Building on the record-breaking X2 demonstrator, Sikorsky has launched the S-97 Raider programme to fly and test a high-speed scout and attack helicopter.

The coaxial-rotor, compound helicopter, scheduled to complete first flight within 50 months, will carry weapons and troops like the Russian Mil Mi-24, but fly faster than 200kt (370km/h) in cruise, and 220kt in dash mode, Sikorsky says.

By officially unveiling the S-97 programme on 20 October, Sikorsky intends to challenge the US Army's requirements staff as they consider options for replacing the Bell Helicopter OH-58D Kiowa Warrior.

"If we don't do this now, that requirement is going to show up for a standard helicopter that does things 8-10% better," says Sikorsky president Jeff Pino, unveiling a mock-up of the 4,760kg (10,500lb) maximum gross weight S-97.

 Sikorsky S-97 Full
 © Sikorsky

The army is evaluating options for the armed aerial scout (AAS) contract, with a decision on its acquisition strategy timed for the second quarter of 2011.

The potential order for hundreds of scout helicopters has sparked a wide range of responses from industry. Two weeks ago, Bell Helicopter unveiled a new demonstrator project to re-engine a Kiowa with a Honeywell HTS900-2 engine. EADS North America has teamed with Lockheed Martin to convert an EC145 single-rotor helicopter into the AS645 armed scout.

Despite Sikorsky's high-speed proposal, the army has not specifically asked for a faster helicopter than the Kiowa Warrior. But service officials last December asked industry to propose helicopters that can hover out of ground effect at 6,000ft (1,800m) when the outside temperature is above 35ºC (95ºF) - a limitation for most single-rotor helicopters in places like Afghanistan.

The S-97 is designed to hover carrying six fully equipped soldiers at that extreme altitude, Pino says. If the payload is only weapons, sensors and fuel, the S-97's hover ceiling rises to 10,000ft, he adds.

Sikorsky, however, is not counting on the AAS programme alone to justify the business case for launching a new aircraft. The S-97 also will be pitched to other potential US and foreign military customers over the next decade.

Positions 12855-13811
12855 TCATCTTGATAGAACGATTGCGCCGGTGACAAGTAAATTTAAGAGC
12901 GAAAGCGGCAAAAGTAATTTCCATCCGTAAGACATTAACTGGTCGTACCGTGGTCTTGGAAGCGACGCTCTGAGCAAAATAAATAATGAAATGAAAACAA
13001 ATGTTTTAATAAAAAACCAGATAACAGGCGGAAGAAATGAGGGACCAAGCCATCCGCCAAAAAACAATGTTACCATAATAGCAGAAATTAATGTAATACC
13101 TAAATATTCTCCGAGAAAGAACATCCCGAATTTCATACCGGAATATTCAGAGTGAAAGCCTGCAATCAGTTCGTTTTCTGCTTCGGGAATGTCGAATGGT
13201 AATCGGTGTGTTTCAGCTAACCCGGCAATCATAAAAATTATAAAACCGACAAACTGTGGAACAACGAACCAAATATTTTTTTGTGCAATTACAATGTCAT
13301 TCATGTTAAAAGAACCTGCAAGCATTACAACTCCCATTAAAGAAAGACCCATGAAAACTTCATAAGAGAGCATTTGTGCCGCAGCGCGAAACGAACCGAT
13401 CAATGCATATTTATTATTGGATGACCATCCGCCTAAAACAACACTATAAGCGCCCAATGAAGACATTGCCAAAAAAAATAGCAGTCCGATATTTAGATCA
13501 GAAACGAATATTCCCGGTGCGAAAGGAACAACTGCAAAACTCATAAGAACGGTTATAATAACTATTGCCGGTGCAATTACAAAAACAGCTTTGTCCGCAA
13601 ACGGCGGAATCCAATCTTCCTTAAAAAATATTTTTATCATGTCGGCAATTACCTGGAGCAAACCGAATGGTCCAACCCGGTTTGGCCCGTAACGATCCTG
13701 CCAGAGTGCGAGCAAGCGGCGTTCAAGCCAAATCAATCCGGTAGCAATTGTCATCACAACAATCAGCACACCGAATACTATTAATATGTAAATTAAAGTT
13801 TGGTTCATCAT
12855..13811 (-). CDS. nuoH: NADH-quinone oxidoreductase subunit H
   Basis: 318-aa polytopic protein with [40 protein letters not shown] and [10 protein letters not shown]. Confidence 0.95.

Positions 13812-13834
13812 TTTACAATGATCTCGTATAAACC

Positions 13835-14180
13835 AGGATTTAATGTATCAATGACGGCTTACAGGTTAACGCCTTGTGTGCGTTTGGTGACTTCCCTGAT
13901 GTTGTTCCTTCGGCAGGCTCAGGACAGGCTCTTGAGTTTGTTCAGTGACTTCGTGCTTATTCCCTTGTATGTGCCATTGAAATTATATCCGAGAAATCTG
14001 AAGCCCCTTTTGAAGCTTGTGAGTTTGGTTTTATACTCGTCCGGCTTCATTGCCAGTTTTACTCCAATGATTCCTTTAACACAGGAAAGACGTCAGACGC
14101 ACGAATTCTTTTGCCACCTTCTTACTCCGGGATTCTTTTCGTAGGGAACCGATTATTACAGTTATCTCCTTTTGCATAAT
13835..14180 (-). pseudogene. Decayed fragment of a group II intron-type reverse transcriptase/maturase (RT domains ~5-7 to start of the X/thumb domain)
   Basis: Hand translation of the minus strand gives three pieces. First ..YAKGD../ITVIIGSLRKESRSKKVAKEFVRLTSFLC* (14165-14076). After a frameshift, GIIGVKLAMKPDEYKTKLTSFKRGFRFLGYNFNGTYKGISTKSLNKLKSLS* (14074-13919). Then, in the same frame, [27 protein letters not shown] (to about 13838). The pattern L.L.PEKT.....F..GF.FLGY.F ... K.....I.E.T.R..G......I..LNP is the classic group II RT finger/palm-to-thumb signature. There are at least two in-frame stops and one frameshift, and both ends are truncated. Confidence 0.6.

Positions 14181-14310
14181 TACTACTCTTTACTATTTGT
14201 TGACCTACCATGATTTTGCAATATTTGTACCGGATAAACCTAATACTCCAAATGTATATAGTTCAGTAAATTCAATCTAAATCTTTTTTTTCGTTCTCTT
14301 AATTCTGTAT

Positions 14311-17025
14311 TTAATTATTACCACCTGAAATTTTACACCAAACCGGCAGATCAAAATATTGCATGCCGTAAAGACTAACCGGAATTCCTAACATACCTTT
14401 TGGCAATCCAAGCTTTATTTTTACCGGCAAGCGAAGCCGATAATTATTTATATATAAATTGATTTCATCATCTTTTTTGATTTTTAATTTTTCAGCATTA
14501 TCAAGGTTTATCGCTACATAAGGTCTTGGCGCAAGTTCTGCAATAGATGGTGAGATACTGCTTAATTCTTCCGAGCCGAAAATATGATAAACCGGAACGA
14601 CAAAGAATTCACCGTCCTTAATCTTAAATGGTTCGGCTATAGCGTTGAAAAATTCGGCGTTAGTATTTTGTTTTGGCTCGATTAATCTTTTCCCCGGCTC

Pino cited the US special operations community - specifically, infiltrating navy SEALs on covert missions - as a possible buyer for the S-97, which operates quietly and without a tail rotor.

"I won't say it is 'Airwolf-whisper' quiet," Pino says, citing a 1980s American TV series featuring a supersonic Bell 222 helicopter. "But it's very, very, very, very quiet."

The aircraft also could be adopted by the US Marine Corps as a high-speed, armed escort for the Bell Boeing V-22 Osprey tiltrotor.

"AAS is not the only game in town," Pino says.

Sikorsky plans to complete a preliminary design review with its suppliers, who are contributing 25-30% of the S-97 development funding on a risk-sharing basis, in 2011.

Two S-97 prototypes will be built for the test programme. The aircraft will use the existing General Electric T700 engine for the prototypes. A more powerful, 2,300shp (1,720kW) engine, however, must reach fruition under the army's improved turbine engine programme (ITEP).

"ITEP has to come through," Pino says. "We're going to need those [extra] horsepowers."

Sikorsky has displayed a mock-up with three-bladed rotors, but the S-97 will use four blades on each rotor to counter vibration levels. The pusher propeller attached to the tail will measure 2.04m in diameter.

The S-97 is the first all-new helicopter that Sikorsky has launched since the army cancelled the Sikorsky/Boeing RAH-66 Comanche in February 2004.

A year later, Sikorsky hatched the idea for the X2 demonstrator after internally deciding that high-speed would be the next capability desired by the military.

 Sikorsky X2 - Stephen Trimble
© Stephen Trimble/Flightglobal

The X2 demonstrated 250kt speed in level flight in September, breaking the helicopter speed record with the advantage of a pusher propeller providing 1,500lb (6.7kN)  of augmented thrust.

Unlike the X2, the S-97 will incorporate a gearbox on the propeller to allow the pilot to disengage or engage the propulsor in flight. If the programme advances to the production stage, Sikorsky also plans to install a cockpit with the ability to fly with two pilots, one pilot or autonomously.

Sikorsky has reserved space in the S-97 to install a targeting sensor with a forward-looking infrared camera, but it will not be included in the demonstration programme.

Source: Flight International